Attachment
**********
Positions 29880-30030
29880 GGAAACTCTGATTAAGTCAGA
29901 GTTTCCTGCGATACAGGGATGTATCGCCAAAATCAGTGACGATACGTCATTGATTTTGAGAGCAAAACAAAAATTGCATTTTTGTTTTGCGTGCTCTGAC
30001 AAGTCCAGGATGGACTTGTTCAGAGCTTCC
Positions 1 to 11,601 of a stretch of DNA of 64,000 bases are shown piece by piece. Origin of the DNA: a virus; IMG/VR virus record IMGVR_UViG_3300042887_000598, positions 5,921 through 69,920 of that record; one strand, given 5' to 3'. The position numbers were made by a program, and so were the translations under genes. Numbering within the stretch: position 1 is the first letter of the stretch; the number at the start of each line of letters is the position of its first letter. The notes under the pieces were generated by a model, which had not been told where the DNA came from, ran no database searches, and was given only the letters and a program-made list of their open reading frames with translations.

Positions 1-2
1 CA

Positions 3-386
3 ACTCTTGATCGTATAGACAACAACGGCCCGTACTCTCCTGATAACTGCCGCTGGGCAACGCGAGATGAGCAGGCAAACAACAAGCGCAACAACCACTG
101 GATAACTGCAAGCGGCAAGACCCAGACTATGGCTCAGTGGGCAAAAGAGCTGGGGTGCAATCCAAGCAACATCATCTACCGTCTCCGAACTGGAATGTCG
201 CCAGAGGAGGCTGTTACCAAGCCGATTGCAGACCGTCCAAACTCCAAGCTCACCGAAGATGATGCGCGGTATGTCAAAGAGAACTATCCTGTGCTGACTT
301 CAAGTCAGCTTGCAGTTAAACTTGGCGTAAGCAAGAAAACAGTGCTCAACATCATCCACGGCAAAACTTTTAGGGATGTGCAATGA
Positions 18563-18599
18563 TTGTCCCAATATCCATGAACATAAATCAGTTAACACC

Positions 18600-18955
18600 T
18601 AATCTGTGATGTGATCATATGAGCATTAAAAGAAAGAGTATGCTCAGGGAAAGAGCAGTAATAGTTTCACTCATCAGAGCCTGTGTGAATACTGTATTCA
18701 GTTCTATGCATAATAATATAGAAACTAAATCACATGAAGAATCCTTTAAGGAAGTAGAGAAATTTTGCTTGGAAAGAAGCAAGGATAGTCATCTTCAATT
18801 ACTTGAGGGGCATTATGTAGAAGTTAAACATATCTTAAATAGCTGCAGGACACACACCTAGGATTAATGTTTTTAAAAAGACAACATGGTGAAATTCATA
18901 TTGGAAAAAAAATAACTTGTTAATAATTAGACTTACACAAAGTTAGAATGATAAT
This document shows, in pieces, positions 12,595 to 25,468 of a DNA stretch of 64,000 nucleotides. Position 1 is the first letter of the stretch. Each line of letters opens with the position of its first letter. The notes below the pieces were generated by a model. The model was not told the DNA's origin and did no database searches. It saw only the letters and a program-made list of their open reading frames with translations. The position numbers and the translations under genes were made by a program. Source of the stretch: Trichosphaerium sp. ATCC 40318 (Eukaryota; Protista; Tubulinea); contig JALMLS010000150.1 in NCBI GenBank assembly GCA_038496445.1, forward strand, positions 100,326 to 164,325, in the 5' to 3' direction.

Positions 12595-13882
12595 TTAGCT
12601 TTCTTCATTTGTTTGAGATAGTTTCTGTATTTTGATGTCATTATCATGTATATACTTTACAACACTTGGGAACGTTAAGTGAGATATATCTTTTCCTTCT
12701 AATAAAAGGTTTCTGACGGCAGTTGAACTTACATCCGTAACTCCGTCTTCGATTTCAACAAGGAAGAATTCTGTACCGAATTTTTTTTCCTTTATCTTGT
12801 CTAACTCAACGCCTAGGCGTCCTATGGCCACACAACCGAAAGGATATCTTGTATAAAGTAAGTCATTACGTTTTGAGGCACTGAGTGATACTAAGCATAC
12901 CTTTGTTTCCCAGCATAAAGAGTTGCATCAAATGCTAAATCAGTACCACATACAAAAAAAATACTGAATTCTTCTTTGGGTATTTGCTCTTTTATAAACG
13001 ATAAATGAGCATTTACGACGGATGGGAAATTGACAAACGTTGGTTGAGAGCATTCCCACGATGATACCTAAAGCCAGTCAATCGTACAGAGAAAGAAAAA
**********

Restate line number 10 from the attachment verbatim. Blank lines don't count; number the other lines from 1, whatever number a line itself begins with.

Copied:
101 GATAACTGCAAGCGGCAAGACCCAGACTATGGCTCAGTGGGCAAAAGAGCTGGGGTGCAATCCAAGCAACATCATCTACCGTCTCCGAACTGGAATGTCG